Some Thoughts from Joe
Raise your hand if you remember Shimano’s clipless Velcro strap sandals from the 90s. Now raise your other hand if you had a pair. Finally, say out loud, “Hail the gods of style” if you wore them with socks! Okay, I’m putting my hands down. Shimano took an ostensibly non-cycling footwear style and contrived a stiff enough forefoot to mount a plate for a cleat and to make the whole structure plausible for pedaling on a tiny clipless mechanism. They weren’t ideal for walking but worked well enough, and I took many a tour with them so I could have my toes free and be clipped in.
I was therefore pretty excited when I heard about the new QUOC Chelsea boots. Obviously, they’re the opposite of a sandal, but the idea of adapting a central piece of fashion to cycling was appealing (Yes, I’ve also coveted from afar clipless Vans and clipless Adidas Sambas). My experience with the Chelseas ended up being quite different from what I imagined, but that’s more about my preconceptions than about the boots themselves.
I’ll return in a second to what I was wrong about, but let me get this on the table: QUOC’s boots are really attractive and have a premium feel, much more in real life than in photos. The soles have fairly shallow lugs that from the side give the boots a sleek look. I categorically love the tastefully different shades of the panels in the brown pair as well as the contrasting color pull tabs.
Overall, they feel like a high-quality shoe, and I remain very impressed by all of QUOC’s offerings in that regard. And, for me, the fit is excellent and true to size. Chelsea boots are sometimes not roomy enough in the instep, and in egregious cases I struggle to even get them on with my higher volume foot. I had no such problem with the QUOCs and, for me, I’d say they nailed the fit.
Walking in them, they have a kind of blockiness that makes it seem like you’re plodding along a bit heavy-footed. I find that fine, though I wouldn’t relish running in them. As a style, Chelsea boots are a mainstay for me for casual to semi-dressed up occasions when I’m home in NYC. I accept that the fancy ones often feel constricting, but the Quocs present as both fancy and comfortable. So, they seem to me a high-quality shoe, well within the bounds of the retail asking price, and they feel great on my feet. So far so good, what’s not to like?
Their main shortcoming—or, again, is it my own shortcoming?—is the Chelseas seem way too nice to wear for a very dirt-oriented ride, let alone a bikepacking trip. The Achilles area of the boot has a suede texture and feel, which I love. In fact, the mix of textures on the upper of the boot contributes further to how attractive they are. As I type this, I can confess that I’d be bummed to ruin that specific area of the boot, so I haven’t tried them in rain or tracking through slop off the bike.
Like Lucas, the serious question for me is, “What are these boots for?” I’d absolutely wear them joyfully and show them off at the coffee shop. I’d also wear them on, say, a Brooklyn bar crawl on our singlespeed drop-bar bikes. Or, I can imagine them as a second pair of shoes if I was headed to Europe with my race bike and expected to ride to dinner and theater. For any of these, I would find them stiff enough to lay power into the pedals and snug enough that there’s no sloppiness.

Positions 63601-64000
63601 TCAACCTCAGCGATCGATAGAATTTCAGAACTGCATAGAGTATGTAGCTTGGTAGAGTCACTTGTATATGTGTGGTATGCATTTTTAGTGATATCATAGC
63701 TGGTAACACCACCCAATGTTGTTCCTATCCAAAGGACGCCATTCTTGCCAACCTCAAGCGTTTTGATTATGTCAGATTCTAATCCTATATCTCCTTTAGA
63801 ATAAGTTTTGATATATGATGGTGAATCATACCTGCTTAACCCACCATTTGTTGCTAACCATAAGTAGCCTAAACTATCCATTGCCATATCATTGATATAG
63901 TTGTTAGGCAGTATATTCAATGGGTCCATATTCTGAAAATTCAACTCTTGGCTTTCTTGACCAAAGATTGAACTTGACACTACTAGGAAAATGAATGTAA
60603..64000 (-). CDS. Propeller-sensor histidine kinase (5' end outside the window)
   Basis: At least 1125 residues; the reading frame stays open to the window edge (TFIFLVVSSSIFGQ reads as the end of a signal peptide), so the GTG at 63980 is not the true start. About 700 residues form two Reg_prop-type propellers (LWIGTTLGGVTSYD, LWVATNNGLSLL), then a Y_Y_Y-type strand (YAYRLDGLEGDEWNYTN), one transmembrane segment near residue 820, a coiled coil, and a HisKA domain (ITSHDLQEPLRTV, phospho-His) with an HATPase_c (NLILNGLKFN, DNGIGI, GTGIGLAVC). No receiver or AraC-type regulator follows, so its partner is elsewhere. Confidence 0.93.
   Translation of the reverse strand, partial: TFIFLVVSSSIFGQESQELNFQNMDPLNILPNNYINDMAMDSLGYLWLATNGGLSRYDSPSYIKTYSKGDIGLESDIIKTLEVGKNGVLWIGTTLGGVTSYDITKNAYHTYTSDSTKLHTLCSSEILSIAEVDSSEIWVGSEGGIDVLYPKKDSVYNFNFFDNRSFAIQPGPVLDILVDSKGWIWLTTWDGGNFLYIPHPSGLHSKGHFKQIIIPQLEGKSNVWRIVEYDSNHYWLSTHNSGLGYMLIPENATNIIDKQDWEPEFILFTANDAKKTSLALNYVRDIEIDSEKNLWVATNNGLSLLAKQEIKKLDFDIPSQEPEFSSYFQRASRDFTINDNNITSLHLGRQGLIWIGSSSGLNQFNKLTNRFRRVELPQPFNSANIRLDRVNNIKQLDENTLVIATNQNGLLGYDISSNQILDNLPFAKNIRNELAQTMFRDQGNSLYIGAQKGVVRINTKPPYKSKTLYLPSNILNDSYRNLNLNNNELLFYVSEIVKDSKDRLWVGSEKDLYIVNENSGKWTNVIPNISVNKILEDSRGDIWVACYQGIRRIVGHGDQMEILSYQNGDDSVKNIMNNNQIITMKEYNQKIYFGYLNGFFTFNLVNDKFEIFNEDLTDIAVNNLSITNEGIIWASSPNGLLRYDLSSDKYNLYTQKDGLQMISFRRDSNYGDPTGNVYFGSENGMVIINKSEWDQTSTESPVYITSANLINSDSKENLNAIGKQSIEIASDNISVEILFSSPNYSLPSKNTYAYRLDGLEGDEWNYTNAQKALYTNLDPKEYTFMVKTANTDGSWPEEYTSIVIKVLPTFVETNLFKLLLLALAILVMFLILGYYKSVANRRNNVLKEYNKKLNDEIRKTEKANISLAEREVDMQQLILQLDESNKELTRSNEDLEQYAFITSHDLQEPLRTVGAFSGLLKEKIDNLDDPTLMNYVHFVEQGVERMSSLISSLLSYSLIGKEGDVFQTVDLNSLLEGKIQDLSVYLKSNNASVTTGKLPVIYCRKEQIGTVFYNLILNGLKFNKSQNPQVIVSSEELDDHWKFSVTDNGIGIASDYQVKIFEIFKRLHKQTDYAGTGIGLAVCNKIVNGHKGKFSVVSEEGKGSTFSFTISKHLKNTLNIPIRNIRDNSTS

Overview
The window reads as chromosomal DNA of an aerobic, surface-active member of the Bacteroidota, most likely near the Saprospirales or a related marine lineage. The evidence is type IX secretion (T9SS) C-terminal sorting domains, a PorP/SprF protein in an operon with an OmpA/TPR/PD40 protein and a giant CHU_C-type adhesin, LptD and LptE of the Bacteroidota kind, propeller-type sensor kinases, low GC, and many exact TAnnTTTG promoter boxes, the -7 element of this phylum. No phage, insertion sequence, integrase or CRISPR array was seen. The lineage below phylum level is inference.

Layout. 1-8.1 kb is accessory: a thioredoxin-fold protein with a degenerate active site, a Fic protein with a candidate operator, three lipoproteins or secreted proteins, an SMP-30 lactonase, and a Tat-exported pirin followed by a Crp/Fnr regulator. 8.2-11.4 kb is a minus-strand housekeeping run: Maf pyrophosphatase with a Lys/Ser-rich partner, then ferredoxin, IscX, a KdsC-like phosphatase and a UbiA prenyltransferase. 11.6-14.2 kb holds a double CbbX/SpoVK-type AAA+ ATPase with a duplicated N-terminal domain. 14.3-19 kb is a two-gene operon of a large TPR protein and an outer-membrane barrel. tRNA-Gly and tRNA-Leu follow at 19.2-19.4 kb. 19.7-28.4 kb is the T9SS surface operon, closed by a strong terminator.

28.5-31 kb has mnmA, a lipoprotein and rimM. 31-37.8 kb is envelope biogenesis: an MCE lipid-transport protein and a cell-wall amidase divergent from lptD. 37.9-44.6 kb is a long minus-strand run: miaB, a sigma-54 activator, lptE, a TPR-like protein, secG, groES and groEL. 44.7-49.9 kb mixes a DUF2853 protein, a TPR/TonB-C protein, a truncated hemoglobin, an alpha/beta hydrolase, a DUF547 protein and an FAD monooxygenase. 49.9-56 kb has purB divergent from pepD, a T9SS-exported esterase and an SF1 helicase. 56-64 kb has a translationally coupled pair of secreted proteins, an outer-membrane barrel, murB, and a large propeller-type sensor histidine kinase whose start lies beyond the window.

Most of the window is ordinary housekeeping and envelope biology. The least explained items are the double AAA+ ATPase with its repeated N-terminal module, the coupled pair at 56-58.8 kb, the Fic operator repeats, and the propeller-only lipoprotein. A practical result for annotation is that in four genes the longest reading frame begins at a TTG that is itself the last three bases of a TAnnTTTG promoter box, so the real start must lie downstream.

A natural reaction might be to wonder why you would want to be clipped in for any of those ventures, but there can be good reasons. Some people, myself included, just prefer the locked-in feel of clipless pedals. To get a similarly nice solid interface with a flat pedal, it would have to have notable spikes, but those can wreak havoc on the sole of a nice shoe. And just about all of my bikes normally have clipless pedals on them, so not having to change to flats and having them all in play for casual riding is appealing.
Perhaps a thought is that these can be worn on a spirited work commute and then all day on the job. Sure, I can conceive of that. But as a person who rides to work most of the time and who tries to dress smart while there (by the notably low standards of academia), I’m wary of allegedly double-duty clothing. My experience is that even a straightforward commute presents enough grime and puddle splashes so that I’d be tromping around in muddy, dirty shoes all day if I kept the same ones on that I’d pedaled to work in.
For sure, I’m going to keep wearing these QUOC Chelseas. However, to say it again, it would take a transformation of mind on my part to wear these on a week-long trip in the backcountry. The conclusion I come to is this: If you’re a fan of this style shoe, if they’re not intended to be your main riding shoe, and if being clipped in is important, then you will be very pleased with QUOC’s daring entry here. Those seem to me a lot of ifs for the general cycling public, but maybe QUOC knows something I don’t.
QUOC Chelsea Launch Video
This one-minute video from QUOC paints an accurate picture of what we think are some of the most practical uses for the Chelsea Boots: coffee runs, around-town errands, daily commutes with quick dirt meanders, and, of course, Bonsai gardening.
- Actual Weight (pair) 1130 grams (with cleats)
- Size Tested EU 47
- Sizes Available EU 41-47
- Place of Manufacture Vietnam
- Price $250 USD (€220 EUR/£180 GBP)
- Manufacturer’s Details Quoc.cc
- Exceptionally well made, as we’ve come to expect from QUOC
- Unlike anything else on the market, making them stand out
- Nice balance of stiffness for time on and off the bike
- Total lack of adjustability means there’s no dialing in the fit
- Not the most practical choice for many applications
- Quite expensive at $250
QUOC should be applauded for bringing something to market that offers a refreshing alternative to the sameness of the cycling footwear category. Sure, we’ve seen other brands—including QUOC—take a crack at marrying everyday footwear with clipless compatibility before, but the Chelseas up the bar in terms of visual appeal and quality of presentation. I hope other brands follow suit, though I’m not convinced they will, given it’s rather difficult to make the case that the Chelsea is something anyone really needs, especially at their price.
Joe and I had different experiences with their fit, with my feet yet to feel truly at home in them and his being comfortable from the first ride. That’s the trick with a non-adjustable boot: they’ll either fit or they won’t. However, if they work for your feet and you find yourself in the overlapping part of the Venn diagram of folks who want to ride in a Chelsea boot and prefer the feel of being clipped in on mellow rides, QUOC’s latest offering has the potential to be a home run. Thinking of where they fit in to my assortment of footwear, I don’t have any intention of bringing them on my next multi-day bikepacking trip, but I’ll surely continue wearing them around town for less involved rides and daily use in my car-free life.
The new QUOC Chelsea is available for pre-order now in black or brown and EU sizes 41 to 47. Deliveries are expected to start in mid-May. You can find additional details and order a pair of your own over at Quoc.cc.